A dumb option: Gutting state’s education budget

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Colorado is consistently named one of the most-educated states in the country, yet higher education doesn’t seem to be much of a priority around here.

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Since July 2009, the state has cut higher-education funding by nearly 60 percent.

Those reductions have left the state in the basement, ranking just 48th in the nation for per-student college funding.

About $50 million was cut from the University of Colorado, the state’s biggest college system, in fiscal year 2008-09. An additional $71 million was cut the following year.

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Analysts believe higher-ed could lose up to $300 million in state support when the 2011-12 state budget is revealed.

With numbers like that it’s not surprising that most of the state’s public colleges — all but one, in fact — are seeking tuition increases of as much as 25 percent.

Further tuition increases are a bad idea, a blow that will only help knock the wind out of the economy’s midsection, its middle-class families.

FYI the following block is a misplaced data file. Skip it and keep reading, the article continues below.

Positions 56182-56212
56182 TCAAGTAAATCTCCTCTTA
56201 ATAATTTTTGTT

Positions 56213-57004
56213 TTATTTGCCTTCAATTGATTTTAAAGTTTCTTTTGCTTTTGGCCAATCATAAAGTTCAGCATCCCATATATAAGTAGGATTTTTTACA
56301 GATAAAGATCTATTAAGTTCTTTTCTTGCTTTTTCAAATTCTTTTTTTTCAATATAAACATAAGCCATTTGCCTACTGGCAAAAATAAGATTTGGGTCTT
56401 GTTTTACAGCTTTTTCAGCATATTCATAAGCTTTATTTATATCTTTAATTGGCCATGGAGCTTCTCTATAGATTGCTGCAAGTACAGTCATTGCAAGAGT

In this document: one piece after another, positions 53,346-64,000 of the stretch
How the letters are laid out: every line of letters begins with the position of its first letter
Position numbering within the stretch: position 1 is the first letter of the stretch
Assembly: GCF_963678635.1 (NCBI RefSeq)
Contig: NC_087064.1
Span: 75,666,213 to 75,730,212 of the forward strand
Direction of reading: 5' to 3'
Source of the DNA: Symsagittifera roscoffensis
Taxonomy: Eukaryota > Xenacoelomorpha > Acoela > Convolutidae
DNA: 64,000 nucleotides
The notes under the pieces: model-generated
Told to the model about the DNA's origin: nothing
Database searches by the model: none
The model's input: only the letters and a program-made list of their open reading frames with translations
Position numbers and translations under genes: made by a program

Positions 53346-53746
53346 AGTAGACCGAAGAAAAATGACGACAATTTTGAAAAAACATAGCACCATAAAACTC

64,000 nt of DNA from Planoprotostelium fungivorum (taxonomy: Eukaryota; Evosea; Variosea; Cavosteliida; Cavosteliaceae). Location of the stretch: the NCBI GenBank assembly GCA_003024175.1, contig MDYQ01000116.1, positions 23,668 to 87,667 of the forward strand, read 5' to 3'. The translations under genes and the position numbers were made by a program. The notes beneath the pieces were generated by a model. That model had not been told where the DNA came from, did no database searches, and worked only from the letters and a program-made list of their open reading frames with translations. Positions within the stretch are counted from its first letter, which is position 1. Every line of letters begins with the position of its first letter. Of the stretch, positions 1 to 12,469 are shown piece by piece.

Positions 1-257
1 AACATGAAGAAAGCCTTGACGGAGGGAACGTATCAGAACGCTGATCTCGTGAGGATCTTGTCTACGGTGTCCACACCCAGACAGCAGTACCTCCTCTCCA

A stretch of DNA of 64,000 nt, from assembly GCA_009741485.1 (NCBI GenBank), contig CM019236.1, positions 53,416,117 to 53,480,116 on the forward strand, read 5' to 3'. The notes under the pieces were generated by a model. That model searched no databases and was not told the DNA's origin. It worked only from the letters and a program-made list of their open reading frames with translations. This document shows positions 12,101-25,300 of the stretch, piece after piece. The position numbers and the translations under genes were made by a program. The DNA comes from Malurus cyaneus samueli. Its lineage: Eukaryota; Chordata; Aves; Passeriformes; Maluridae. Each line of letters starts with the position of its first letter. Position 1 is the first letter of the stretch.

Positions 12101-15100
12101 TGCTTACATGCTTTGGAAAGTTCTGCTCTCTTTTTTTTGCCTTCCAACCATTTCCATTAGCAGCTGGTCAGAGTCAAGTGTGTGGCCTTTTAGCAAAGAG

Unfortunately, colleges are faced with little choice.

Metropolitan State College of Denver President Stephen Jordan summed up the quandary best.

“You don’t get services for free,” he said. “The public either has to decide we are going to do it through shared responsibility, which is the tax system, or it is the responsibility of the individual. So far, the public has said it is the responsibility of the individual.”

There’s nothing wrong with the placing some of the financial burden of college on the individual, because after all, it’s the individual who benefits from the education through higher-paying jobs.

But the individual is not the only one who benefits from education.

A highly educated workforce means increased gross domestic product and more powerful economic development.

That’s fairly basic and widely accepted; it’s why it makes sense for the financial burden of education to be shared by the individual and society at large.

Every institution funded by state taxpayer money has had to tighten its belt during the recession, but none as much as education.

When drawing up the state budget this year, legislator should leave education funding alone.

The state’s colleges have already done their share.